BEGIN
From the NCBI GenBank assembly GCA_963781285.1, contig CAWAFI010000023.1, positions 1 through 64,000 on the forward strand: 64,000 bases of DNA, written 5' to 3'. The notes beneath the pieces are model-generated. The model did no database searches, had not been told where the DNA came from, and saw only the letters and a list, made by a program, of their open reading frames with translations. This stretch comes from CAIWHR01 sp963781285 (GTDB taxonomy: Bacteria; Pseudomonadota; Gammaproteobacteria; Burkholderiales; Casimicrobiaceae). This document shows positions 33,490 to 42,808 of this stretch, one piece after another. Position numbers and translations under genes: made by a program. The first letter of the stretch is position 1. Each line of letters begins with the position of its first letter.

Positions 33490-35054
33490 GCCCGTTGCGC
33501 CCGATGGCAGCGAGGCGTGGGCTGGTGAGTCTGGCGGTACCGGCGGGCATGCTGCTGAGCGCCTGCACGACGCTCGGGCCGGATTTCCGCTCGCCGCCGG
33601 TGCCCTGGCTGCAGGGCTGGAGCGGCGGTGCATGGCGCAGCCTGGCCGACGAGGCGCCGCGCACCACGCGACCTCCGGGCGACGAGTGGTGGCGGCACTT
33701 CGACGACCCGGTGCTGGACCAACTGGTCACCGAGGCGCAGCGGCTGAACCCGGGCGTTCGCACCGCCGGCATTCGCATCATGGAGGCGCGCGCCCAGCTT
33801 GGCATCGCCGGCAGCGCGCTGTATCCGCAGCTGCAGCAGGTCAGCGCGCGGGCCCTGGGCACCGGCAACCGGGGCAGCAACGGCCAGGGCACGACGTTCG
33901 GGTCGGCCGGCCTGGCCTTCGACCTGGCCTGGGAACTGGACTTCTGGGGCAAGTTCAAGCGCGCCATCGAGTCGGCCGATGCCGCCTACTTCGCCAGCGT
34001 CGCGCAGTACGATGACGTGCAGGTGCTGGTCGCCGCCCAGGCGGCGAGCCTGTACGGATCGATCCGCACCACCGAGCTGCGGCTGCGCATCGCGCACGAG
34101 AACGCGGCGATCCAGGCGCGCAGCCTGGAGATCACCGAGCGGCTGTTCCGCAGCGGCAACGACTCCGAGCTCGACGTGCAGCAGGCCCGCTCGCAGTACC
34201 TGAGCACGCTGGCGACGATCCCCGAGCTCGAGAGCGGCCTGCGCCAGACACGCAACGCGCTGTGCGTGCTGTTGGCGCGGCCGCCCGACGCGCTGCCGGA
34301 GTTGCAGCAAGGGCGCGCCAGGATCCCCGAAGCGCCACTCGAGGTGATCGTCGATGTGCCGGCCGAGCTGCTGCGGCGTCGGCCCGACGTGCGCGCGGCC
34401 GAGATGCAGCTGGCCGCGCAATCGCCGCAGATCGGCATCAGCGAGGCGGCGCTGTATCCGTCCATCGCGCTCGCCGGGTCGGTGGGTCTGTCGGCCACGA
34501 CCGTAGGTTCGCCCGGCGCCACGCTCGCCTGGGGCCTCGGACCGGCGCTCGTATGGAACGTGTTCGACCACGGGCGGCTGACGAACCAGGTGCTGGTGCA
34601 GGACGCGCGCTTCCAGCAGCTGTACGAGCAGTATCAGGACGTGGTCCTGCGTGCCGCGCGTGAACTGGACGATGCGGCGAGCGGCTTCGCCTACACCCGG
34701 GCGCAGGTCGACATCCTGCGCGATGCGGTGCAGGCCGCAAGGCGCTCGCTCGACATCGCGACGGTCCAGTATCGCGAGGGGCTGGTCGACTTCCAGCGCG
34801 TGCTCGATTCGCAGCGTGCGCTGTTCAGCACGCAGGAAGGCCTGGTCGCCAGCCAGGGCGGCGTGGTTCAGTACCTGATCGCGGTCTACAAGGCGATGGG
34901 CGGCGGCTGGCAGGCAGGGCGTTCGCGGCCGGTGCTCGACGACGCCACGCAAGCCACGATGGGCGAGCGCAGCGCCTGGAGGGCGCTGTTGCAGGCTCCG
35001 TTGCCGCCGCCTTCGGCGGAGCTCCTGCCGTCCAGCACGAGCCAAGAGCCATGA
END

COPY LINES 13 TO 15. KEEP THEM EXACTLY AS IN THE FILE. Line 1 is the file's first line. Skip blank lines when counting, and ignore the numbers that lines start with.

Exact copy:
34401 GAGATGCAGCTGGCCGCGCAATCGCCGCAGATCGGCATCAGCGAGGCGGCGCTGTATCCGTCCATCGCGCTCGCCGGGTCGGTGGGTCTGTCGGCCACGA
34501 CCGTAGGTTCGCCCGGCGCCACGCTCGCCTGGGGCCTCGGACCGGCGCTCGTATGGAACGTGTTCGACCACGGGCGGCTGACGAACCAGGTGCTGGTGCA
34601 GGACGCGCGCTTCCAGCAGCTGTACGAGCAGTATCAGGACGTGGTCCTGCGTGCCGCGCGTGAACTGGACGATGCGGCGAGCGGCTTCGCCTACACCCGG